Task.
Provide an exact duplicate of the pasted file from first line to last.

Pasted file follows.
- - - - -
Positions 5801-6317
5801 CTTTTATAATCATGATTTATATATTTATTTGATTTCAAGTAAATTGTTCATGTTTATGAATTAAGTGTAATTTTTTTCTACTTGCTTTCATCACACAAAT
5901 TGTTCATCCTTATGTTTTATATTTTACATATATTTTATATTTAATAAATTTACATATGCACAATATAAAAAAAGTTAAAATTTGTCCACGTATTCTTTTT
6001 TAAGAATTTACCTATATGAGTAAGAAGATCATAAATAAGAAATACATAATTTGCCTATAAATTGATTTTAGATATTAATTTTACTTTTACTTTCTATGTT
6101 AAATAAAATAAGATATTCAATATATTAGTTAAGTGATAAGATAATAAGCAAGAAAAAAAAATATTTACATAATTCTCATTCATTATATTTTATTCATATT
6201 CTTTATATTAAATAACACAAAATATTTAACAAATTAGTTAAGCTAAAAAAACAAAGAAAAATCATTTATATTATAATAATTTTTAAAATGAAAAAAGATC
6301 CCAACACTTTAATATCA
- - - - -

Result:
Positions 5801-6317
5801 CTTTTATAATCATGATTTATATATTTATTTGATTTCAAGTAAATTGTTCATGTTTATGAATTAAGTGTAATTTTTTTCTACTTGCTTTCATCACACAAAT
5901 TGTTCATCCTTATGTTTTATATTTTACATATATTTTATATTTAATAAATTTACATATGCACAATATAAAAAAAGTTAAAATTTGTCCACGTATTCTTTTT
6001 TAAGAATTTACCTATATGAGTAAGAAGATCATAAATAAGAAATACATAATTTGCCTATAAATTGATTTTAGATATTAATTTTACTTTTACTTTCTATGTT
6101 AAATAAAATAAGATATTCAATATATTAGTTAAGTGATAAGATAATAAGCAAGAAAAAAAAATATTTACATAATTCTCATTCATTATATTTTATTCATATT
6201 CTTTATATTAAATAACACAAAATATTTAACAAATTAGTTAAGCTAAAAAAACAAAGAAAAATCATTTATATTATAATAATTTTTAAAATGAAAAAAGATC
6301 CCAACACTTTAATATCA